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September 2010, Vol. 26

Application availability: Using the right tools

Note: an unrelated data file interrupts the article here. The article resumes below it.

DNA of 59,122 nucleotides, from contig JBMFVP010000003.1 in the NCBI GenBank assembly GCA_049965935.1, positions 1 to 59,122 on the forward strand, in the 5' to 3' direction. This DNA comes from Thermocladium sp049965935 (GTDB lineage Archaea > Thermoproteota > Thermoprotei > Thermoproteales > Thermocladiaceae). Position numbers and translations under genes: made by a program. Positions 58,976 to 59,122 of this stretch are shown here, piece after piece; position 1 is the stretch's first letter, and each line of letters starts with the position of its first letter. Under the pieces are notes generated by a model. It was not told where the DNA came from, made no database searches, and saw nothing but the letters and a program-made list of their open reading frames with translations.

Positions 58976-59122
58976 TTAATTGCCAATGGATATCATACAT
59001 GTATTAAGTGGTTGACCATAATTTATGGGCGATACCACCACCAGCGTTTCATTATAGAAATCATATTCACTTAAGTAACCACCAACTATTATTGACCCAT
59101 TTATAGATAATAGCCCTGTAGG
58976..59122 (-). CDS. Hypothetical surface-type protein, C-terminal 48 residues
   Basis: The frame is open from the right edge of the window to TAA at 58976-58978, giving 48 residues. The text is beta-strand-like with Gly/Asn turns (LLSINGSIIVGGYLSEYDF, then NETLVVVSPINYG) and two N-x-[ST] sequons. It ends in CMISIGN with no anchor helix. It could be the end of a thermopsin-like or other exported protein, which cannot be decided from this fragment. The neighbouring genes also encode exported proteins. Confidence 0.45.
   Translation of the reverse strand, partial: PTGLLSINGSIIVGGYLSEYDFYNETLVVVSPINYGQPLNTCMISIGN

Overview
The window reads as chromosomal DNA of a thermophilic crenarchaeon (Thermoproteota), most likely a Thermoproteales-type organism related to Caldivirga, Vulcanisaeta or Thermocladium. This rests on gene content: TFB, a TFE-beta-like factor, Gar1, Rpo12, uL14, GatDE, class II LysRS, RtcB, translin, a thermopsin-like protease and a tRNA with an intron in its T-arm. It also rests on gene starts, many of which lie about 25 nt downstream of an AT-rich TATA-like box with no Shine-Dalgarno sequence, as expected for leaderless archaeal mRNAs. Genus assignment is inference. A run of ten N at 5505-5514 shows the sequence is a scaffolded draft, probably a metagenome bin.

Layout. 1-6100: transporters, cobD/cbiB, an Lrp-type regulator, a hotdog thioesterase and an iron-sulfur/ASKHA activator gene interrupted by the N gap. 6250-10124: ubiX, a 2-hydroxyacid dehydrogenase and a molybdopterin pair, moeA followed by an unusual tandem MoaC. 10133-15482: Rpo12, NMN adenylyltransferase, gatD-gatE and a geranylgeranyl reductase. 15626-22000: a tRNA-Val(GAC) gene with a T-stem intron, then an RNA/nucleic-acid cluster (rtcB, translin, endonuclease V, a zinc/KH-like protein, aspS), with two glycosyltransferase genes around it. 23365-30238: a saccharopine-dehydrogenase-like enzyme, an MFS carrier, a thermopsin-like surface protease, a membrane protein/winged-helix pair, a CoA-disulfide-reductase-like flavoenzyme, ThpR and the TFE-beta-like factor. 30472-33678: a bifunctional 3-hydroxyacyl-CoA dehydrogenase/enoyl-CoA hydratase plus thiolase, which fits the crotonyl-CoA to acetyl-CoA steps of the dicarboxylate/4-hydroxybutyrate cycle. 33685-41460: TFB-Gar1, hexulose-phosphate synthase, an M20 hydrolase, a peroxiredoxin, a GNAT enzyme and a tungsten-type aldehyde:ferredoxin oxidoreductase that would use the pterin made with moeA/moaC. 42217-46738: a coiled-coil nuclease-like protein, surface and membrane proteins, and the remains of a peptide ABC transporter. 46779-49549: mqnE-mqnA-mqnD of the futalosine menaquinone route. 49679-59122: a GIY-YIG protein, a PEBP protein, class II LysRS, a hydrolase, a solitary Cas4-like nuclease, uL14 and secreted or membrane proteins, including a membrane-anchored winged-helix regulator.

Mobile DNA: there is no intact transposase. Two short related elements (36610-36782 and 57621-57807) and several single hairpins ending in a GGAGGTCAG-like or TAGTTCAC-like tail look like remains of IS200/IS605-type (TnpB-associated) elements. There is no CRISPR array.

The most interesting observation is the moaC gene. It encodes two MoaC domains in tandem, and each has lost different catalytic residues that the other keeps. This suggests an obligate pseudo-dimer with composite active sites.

First, there’s the availability of the physical infrastructure, the physical servers, the network and storage layers. Second is anxiety and perceived risk of having five, 10 or 20 virtual machines (VMs) running on single servers or blades that depend on the availability of the physical infrastructure. And finally, there’s the anxiety surrounding the availability of the services that run within the guest operating system inside the VM. To some degree, this availability anxiety has always been present in our industry—with customers worried about what their contingencies might be if a server dies or if a service stubbornly refuses to start. These anxieties predate the adoption of virtualization within most businesses. It is really the adoption of virtualization in the last 10 years that has introduced an entirely new anxiety. Boosting consolidation ratios At the heart of virtualization efficiencies is the consolidation of servers, and now increasingly desktops, into a small number of physical hosts. The more VMs you can run on one ...

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